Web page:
Thomas Jefferson Papers
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From Thomas Jefferson to Albert Gallatin, 28 October 1807

Oct 28. 07.

Th:J. to mr Gallatin.

I think there is nothing in the former regulations of the Salines which hindered merchants or others of the country round about, far or near, from purchasing salt at the Salines, at the stated price, and carrying & vending it elsewhere at their own price: and it was naturally to be expected that competition would in this way reduce it to a proper price wherever sold. if this had taken place, it would have been desirable that the lessees should not have engaged in it, because as the price at a distance must add some profit to the transportation & first cost, this profit might have induced the lessees to sell reluctantly on the spot. as the merchants however have not entered into this business I think it would be well to let the lessees begin it, leaving them open to the affect of future competition; subjecting them to a maximum as themselves propose, & to have the permission revoked if they obstruct sales at the salines or otherwise abuse the permission. I return you their letter.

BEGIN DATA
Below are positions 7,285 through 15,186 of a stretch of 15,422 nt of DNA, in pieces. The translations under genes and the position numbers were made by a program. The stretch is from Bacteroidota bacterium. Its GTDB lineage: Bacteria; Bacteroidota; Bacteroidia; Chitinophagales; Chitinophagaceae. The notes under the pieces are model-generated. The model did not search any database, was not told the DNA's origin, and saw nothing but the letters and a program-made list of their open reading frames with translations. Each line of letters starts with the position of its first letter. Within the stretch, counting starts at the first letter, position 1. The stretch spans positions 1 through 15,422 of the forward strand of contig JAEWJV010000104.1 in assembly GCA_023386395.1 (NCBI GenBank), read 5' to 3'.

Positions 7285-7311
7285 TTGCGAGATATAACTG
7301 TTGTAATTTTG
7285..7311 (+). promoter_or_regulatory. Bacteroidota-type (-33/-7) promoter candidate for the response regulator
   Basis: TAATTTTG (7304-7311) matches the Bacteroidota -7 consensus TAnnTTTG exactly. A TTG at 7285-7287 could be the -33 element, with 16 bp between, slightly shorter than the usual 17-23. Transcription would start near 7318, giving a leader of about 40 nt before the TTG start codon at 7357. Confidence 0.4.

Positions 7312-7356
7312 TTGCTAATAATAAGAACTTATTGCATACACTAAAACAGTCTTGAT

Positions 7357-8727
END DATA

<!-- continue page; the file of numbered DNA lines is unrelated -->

I return you also the papers respecting the lead mines, and think with you that one fifth for the three last years is not unreasonable.

I propose to inform mr Moore (if you know of no objection) that I approve his proposition for cutting the whole road from Cumberland to Brownsville. we shall by this means secure at any rate the benefit of their location, which will of itself have occasioned considerable expence. Affectionate salutations

Th: Jefferson

NHi: Papers of Albert Gallatin.

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